From 23 September 2019, new regulations have come into force which means that every new public sector website will need to meet certain accessibility standards and publish a statement saying they have been met. Existing websites will have until 2020 to comply. All apps will have until 2021 to comply.
The aim of the regulations is to ensure public sector websites and mobile apps are accessible to all users, especially those with disabilities.
The new regulations are called ‘The Public Sector Bodies (Websites and Mobile Applications) (No.2) Accessibility Regulations 2018’. They are now law in the UK and implement the EU Directive on the accessibility of public sector websites and mobile applications.
Many websites aren’t accessible. For people who use assistive technology like a screen reader or screen magnifier, the frustration of not being able to use or navigate a website is all too common.
A survey of local authority websites in 2017 by Better Connected, found that only 60 percent of UK Council websites were accessible to people with disabilities. With the increasing shift of many public services to online platforms, it’s essential that these websites are accessible to all.
Equality legislation (the Equality Act 2010 and the Disability Discrimination Act 1995) already require websites to be accessible. Despite that, many websites remain inaccessible.
We hope that the new regulations will finally make local authorities and other public services sit up and address the needs of disabled people using their websites. They will also be required publish an accessibility statement that explains how accessible the website is, and who to contact if a user experiences difficulty.
Public sector websites can avoid complying with the regulations if doing so would represent a “disproportionate burden”, but they would need to give good reasons why that would be the case.
There are some exemptions to the regulations, for example for schools and public broadcaster websites, or when a certain type of content is being used, like live media or maps. But even here, it is likely that the Equality Act will still apply. This means that website providers will need to make ‘reasonable adjustments’, that’s taking reasonable steps, to make their websites and content accessible.
When it comes to mobile apps, public sector providers are also covered by the new accessibility regulations. But providers have an additional year, until September 2021 to comply. And once again, apps are already covered by the Equality Act.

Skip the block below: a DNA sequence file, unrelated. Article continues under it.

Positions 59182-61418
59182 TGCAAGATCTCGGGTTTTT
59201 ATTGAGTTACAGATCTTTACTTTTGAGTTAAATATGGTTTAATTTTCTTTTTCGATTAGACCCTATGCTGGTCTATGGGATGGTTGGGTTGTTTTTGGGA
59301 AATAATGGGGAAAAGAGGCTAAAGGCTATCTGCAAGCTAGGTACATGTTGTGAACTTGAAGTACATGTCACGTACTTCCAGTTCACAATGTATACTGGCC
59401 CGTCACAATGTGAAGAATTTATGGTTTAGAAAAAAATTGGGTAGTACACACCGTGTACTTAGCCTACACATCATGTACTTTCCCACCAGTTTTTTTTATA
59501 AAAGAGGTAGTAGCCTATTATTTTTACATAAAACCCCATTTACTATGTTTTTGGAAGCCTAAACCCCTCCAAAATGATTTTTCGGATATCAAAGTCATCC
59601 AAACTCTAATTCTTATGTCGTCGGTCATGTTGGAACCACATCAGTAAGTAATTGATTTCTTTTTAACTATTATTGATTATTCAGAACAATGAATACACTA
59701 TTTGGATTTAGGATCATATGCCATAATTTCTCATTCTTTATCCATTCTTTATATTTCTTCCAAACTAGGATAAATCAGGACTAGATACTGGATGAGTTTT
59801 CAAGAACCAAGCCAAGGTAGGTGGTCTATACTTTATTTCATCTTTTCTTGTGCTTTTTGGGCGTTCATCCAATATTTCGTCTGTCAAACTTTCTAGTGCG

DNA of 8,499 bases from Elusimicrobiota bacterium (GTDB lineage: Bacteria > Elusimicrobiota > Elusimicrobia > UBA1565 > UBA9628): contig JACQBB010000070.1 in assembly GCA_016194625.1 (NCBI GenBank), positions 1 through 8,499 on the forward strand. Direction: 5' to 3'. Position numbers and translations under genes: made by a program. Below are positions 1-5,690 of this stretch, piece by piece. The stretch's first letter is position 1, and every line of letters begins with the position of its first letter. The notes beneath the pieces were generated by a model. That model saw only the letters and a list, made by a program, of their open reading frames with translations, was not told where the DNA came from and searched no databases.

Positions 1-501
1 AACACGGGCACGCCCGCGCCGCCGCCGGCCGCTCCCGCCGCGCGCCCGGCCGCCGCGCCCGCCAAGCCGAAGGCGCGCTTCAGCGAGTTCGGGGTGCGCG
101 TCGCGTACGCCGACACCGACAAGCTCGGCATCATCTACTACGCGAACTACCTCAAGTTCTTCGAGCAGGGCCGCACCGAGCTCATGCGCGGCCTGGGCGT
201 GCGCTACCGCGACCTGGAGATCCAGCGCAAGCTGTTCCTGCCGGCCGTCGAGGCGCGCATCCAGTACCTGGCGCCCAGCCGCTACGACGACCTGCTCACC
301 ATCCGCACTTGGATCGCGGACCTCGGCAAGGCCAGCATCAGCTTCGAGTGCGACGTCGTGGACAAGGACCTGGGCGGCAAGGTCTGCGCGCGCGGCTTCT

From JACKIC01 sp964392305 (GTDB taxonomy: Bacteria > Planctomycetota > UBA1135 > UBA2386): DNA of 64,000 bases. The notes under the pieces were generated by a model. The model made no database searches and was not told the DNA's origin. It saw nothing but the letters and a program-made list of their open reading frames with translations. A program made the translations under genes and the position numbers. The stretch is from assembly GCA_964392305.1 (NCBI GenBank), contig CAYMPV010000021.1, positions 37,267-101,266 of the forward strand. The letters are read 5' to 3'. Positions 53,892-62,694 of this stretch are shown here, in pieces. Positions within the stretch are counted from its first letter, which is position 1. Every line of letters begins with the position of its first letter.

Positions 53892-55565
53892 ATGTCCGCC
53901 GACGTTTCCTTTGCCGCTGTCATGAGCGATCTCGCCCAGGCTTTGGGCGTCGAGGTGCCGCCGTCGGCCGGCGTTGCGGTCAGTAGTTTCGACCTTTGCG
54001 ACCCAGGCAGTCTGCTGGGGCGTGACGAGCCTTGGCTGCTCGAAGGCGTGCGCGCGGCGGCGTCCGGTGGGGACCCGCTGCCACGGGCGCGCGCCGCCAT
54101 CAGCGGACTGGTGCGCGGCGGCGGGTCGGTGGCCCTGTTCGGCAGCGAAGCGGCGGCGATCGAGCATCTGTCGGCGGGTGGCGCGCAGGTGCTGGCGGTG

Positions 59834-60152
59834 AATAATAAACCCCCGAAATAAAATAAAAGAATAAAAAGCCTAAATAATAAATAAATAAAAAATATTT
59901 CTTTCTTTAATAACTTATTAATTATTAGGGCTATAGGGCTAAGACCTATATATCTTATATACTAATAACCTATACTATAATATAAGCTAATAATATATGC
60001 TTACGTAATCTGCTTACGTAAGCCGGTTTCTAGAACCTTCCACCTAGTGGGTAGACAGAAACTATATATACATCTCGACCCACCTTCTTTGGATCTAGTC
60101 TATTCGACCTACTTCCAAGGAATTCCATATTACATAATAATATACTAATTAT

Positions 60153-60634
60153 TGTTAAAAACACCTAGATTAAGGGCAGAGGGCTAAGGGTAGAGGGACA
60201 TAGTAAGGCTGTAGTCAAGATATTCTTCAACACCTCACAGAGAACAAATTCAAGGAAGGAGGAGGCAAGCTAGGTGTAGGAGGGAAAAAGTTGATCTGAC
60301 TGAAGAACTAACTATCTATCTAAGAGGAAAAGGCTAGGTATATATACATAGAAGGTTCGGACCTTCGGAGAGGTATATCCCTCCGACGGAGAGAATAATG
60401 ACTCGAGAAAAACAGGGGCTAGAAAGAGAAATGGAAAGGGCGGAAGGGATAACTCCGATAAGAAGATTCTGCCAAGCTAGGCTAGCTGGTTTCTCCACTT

If you come across a public sector website (or any other website) which is not accessible, then the first step is to contact the website provider.
Often a website will have an accessibility help page with the relevant contact details, and the link for this is often found at the bottom of the page. If there is no accessibility page, there will often be a “contact us” section, or an email address to the customer services team. If you use social media, that can be another way to raise the issue, if you are able to contact the website provider on Twitter for example.
Your initial complaint should include the following details:
Give as much detail as possible about the problem you have encountered, including details of the webpage where it occurred.
Include what type of computer or mobile device you are using, and the assistive technology software you use.
Mention the Equality Act and the public sector website regulations, which are the new regulations.
Ask the provider to make the necessary changes to their website, and to provide a reasonable timescale for doing so.
This way the problem will have been brought to the attention of the provider, and they’ll have been reminded of their responsibilities. If they resolve the issue then that’s great. But if not, it shows you’ve given them the opportunity to make the changes, and any response you get from the provider, can be helpful to refer to if you take your complaint further.
If you’ve done that, please do get in touch with our RNIB Sight Loss Advice Service to let us know. They will be able to assist you with the next stage of your complaint, and it helps us understand what problems you are experiencing with website accessibility, and how widespread these problems are.